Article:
Try to mix on that every day!

The reason the NEXO works so well is it only performs in one octave (32 to 64) and it is electronically controlled, actually making it a 7th order BP. It distorts, no doubt about it, you just can't HEAR the distortion very well in that octave. It arrays and throws well, packs good on the truck, and only weighs 187#, so it is a "good" BP box IMO. Only thing that takes getting used to is it's a 3 ohm box. It takes a big mondo amp to drive it.

Is there a design you've found and prototyped that works to your satisfaction?

Dan 0;)
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Andrew W

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Re: 6th Order Bandpass
« Reply #3 on: July 21, 2004, 05:48:04 am »

Thanks for the detailed response.
I was considering building somelthing like the X1 from the speakerplans.com website.
If only there was a horn loaded box that ran 40hz to 100hz that was really compact - ah well, we can't defy the laws of physics!
Andrew
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Re: 6th Order Bandpass
« Reply #4 on: September 28, 2004, 05:05:56 pm »

Ask Bill.

http://www.billfitzmaurice.com

particularly, check into the Tuba 24. When loaded with the Eminence HL-10 (the smaller brother of the LAB driver), supposedly it is excellent through that range. You may want to put a subsonic filter on it at 35-40 Hz, though, to maximize headroom. For really light (musical instrument) duty, it can even work with a Beta-10, and demolishes a Peavey SP-series 18" sub in both loudness and extension, at the same time. I think I still have the AudioXPress magazine where details about the Tuba 24's design process are given. The plans aren't in there, though they're only $10 from the Bill F. website. Bill F. also designs W-style horns for musical instruments, but the Tuba 24 box can also find use as a sound reinforcement sub.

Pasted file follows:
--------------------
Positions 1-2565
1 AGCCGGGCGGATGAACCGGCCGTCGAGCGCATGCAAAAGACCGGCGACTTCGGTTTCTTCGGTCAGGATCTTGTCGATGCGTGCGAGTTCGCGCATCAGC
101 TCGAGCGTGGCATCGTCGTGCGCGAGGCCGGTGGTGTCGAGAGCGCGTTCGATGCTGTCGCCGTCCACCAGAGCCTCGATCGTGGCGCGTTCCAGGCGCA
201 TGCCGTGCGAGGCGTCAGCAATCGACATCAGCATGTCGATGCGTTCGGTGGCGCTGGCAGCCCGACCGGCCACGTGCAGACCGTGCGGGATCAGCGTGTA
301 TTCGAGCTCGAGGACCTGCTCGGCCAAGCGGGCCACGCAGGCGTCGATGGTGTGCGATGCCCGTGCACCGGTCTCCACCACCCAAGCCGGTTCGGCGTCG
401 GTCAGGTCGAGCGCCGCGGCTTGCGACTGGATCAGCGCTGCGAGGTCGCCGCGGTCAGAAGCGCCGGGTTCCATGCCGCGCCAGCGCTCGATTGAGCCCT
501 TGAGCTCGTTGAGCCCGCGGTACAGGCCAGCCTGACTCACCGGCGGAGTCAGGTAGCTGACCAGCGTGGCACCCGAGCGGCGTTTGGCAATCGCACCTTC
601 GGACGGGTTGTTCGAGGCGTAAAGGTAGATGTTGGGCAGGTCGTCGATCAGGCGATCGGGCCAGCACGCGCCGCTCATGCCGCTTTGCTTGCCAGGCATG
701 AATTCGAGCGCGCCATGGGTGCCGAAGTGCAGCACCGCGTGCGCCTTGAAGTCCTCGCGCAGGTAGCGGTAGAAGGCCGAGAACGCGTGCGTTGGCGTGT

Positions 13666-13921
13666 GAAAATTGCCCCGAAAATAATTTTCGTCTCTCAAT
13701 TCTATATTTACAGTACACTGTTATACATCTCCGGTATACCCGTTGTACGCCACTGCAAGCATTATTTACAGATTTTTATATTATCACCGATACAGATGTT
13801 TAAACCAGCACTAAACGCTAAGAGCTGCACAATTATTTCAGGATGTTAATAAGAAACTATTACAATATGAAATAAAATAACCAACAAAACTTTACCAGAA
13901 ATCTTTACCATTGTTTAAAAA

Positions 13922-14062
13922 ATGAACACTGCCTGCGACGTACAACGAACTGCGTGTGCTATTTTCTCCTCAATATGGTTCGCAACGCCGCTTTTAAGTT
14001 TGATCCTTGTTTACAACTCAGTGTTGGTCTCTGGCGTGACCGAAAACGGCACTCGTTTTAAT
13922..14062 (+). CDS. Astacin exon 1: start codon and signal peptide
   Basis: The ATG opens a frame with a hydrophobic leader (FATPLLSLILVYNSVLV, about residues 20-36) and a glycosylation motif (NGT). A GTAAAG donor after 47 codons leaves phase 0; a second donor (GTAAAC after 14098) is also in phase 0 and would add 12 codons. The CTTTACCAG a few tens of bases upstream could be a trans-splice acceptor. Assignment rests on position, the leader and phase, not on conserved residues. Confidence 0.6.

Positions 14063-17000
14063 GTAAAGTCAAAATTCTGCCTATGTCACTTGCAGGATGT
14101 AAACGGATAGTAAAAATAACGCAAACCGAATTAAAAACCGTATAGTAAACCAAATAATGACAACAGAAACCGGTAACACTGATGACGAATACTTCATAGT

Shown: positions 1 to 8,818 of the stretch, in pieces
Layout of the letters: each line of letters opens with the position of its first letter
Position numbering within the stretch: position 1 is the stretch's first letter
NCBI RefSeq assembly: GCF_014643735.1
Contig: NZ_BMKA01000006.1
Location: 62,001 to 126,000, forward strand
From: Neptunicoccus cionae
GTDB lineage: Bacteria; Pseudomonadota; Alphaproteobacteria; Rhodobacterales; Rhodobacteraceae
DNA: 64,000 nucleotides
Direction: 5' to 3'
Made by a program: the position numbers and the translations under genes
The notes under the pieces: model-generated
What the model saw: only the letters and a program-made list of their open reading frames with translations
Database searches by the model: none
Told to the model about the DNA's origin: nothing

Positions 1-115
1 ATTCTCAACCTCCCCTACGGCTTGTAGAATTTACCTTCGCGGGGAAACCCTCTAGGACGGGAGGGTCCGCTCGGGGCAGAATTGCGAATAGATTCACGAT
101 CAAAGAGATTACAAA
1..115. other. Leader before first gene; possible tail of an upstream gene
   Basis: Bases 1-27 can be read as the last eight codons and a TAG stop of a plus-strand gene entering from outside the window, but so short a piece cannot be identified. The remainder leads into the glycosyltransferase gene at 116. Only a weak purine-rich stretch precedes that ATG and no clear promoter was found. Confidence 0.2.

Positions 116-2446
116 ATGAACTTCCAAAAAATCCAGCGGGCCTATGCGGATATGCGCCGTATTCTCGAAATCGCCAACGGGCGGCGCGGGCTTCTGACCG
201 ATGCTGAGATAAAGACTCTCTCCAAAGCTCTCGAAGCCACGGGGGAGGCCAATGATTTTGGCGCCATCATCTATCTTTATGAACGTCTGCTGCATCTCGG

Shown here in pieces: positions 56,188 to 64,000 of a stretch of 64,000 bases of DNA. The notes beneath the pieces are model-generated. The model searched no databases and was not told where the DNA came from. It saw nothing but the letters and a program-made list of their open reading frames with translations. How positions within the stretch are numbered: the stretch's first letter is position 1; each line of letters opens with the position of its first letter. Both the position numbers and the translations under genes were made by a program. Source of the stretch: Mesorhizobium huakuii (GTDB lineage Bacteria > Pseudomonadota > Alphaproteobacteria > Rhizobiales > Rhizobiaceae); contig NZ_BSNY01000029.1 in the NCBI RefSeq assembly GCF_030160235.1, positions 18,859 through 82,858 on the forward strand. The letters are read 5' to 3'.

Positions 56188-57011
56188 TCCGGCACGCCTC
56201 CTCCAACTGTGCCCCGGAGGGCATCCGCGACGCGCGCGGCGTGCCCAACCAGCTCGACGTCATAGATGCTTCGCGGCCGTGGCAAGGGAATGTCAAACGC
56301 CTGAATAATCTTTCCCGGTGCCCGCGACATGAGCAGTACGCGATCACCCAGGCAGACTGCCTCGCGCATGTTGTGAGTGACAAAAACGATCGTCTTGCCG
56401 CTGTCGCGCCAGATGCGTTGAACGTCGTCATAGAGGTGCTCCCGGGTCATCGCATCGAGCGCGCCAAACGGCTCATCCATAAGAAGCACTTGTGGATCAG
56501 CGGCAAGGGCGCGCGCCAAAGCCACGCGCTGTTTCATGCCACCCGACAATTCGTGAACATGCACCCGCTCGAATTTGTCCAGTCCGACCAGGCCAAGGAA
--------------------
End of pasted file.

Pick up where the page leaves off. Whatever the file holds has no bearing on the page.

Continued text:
Its usefulness is limited by the fact that it is really only a single-10" even though its horn uses innovative design to fit enough horn into that space to provide the extension you need. The HL-10 is 8 ohms and has only 300 watts power handling, so it takes lots of amp to drive into those 8 ohms unless you stack two of them vertically per side for 4 ohms. At the price, though, you can afford to do that as long as you've got transportation. They should fit together well if you turn the upper one upside down so the two horn mouths integrate better.
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Re: 6th Order Bandpass
« Reply #5 on: September 29, 2004, 07:36:52 am »

Update: Bill Fitzmaurice says that his Tuba 24 horn, loaded with a HL-10, can be used to replace a dual-18" bin, in terms of output. So for those looking for a smaller alternative to something as big as the LAB sub, the Tuba 24 (because its external dimensions are 24"x24"x24") with the HL-10 should fit the bill nicely as a SR sub.